Gel Estrada used to be afraid of dogs. Whenever he was around them, he would tremble and get a little bit paranoid that they might hurt him. He was scared of big dogs with gnarly teeth, and even of little ones with their loud barking.
But in 2012, he felt ready: It was time he faced his fear
The perfect companion
Estrada researched different kinds of dog breeds and it took him four months before he found “the one”: a Golden Retriever.
Golden Retrievers are described as large dogs who are intelligent, friendly, easy to train, capable of socializing well with others, and family-oriented.
Goldies sound like the perfect companion. However, what caught Estrada’s attention was how they were often chosen as support dogs. He needed all the emotional support he could get as he was clinically diagnosed with bipolar disorder.
Meeting a new furry friend
It wasn’t that Estrada didn’t like animals. In the past, he used to care for small animals, including his first pet rabbits Rookie and Yookie.
When he was in high school, he went to private tutorial sessions. As luck would have it, his tutor lived with a female mutt named Prixie. Instead of being afraid of her, Estrada started interacting with the cute Pomeranian-Japanese spitz mix. Every day after school, he would go to his tutor’s home and bond with Prixie. Two months later, she became his first furry best friend.
It was great to have Prixie in his life, but Estrada longed for his own companion. So, he started looking for one.
A little ray of Goldie sunshine
“Manic depression or bipolar disorder is a brain condition that causes unusual shifts in my mood, energy and my ability to perceive. There are times that I can’t function mentally and physically,” explained Estrada.
In 2013, when a dark cloud hovered over Estrada, a little ray of Goldie sunshine came right out to keep the thunderstorm away. His name was Travis.“I brought him home when he was a few days shy of two months old,” said Estrada. “As a first-time parent, I was so clueless. I came to realize that it was not going to be easy, but at least I was going to be productive!”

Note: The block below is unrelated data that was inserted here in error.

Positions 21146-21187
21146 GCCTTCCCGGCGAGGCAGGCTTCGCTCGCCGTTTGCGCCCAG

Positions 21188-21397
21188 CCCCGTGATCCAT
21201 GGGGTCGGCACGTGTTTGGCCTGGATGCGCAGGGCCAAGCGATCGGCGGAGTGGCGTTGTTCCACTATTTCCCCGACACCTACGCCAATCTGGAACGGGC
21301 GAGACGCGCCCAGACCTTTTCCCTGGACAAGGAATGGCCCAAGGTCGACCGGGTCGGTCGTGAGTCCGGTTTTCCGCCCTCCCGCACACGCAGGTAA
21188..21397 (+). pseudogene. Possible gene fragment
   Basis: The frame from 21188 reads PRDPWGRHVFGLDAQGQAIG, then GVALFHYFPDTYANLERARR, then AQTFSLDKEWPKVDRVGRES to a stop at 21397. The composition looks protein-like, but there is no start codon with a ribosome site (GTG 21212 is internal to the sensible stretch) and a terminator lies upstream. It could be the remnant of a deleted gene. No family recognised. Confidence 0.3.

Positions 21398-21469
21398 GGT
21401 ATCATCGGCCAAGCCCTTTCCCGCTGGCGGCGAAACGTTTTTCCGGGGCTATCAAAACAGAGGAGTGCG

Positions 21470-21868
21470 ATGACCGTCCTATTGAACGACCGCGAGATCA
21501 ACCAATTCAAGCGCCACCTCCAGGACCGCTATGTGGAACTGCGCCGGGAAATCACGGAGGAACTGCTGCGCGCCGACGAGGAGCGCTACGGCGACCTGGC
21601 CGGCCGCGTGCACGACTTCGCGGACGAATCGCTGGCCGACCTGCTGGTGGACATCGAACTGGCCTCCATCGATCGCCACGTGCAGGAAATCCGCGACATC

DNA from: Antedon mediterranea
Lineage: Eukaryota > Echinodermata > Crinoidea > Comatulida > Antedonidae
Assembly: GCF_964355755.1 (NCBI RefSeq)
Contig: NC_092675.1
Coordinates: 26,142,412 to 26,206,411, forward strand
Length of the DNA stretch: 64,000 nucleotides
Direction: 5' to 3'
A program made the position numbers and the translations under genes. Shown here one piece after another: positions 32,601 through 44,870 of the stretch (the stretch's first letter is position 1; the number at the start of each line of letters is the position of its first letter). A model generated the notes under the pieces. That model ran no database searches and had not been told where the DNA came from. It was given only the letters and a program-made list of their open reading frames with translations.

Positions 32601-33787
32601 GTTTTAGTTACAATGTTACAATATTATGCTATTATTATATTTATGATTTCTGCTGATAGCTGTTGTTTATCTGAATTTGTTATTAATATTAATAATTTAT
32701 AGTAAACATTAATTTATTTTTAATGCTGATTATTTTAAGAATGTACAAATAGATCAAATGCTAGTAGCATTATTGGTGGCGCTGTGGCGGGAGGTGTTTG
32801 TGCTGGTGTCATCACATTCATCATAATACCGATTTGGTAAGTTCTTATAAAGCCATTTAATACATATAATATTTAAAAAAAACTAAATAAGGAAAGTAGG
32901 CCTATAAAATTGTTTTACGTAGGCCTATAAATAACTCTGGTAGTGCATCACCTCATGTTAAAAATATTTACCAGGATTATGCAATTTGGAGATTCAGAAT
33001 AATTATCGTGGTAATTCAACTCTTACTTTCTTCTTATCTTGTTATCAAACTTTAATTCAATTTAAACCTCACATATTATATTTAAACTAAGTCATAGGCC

With Travis around, there was endless pooping, feeding, and even some late-night cage cleaning. Estrada almost gave up, but he kept his patience and pushed on.
“Travis can be a handful,” claimed Estrada. “[But] I reconsidered my decision [to give] him up.”
Estrada considered Travis his emotional support animal because the canine did his best to keep him happy and positive about life.
“He made me laugh in a way I haven’t before when he stole my sister’s dirty underwear one morning. He also made me feel less alone and less depressed,” added Estrada, “He is my furry psychiatrist and my source of strength. What would I be without him?”
Estrada found the perfect best friend in Travis. They both loved to eat and meet up with people and their furry buddies, which helped Estrada become more confident and outgoing. Travis might be the biggest dog around, but for Estrada, he would always be a baby.
“We live and breathe through love and loyalty. Friends are family you choose, and I am more than happy Travis to because I chose and welcomed be part of mine,” said Estrada.
This appeared in Animal Scene magazine’s September 2019 issue.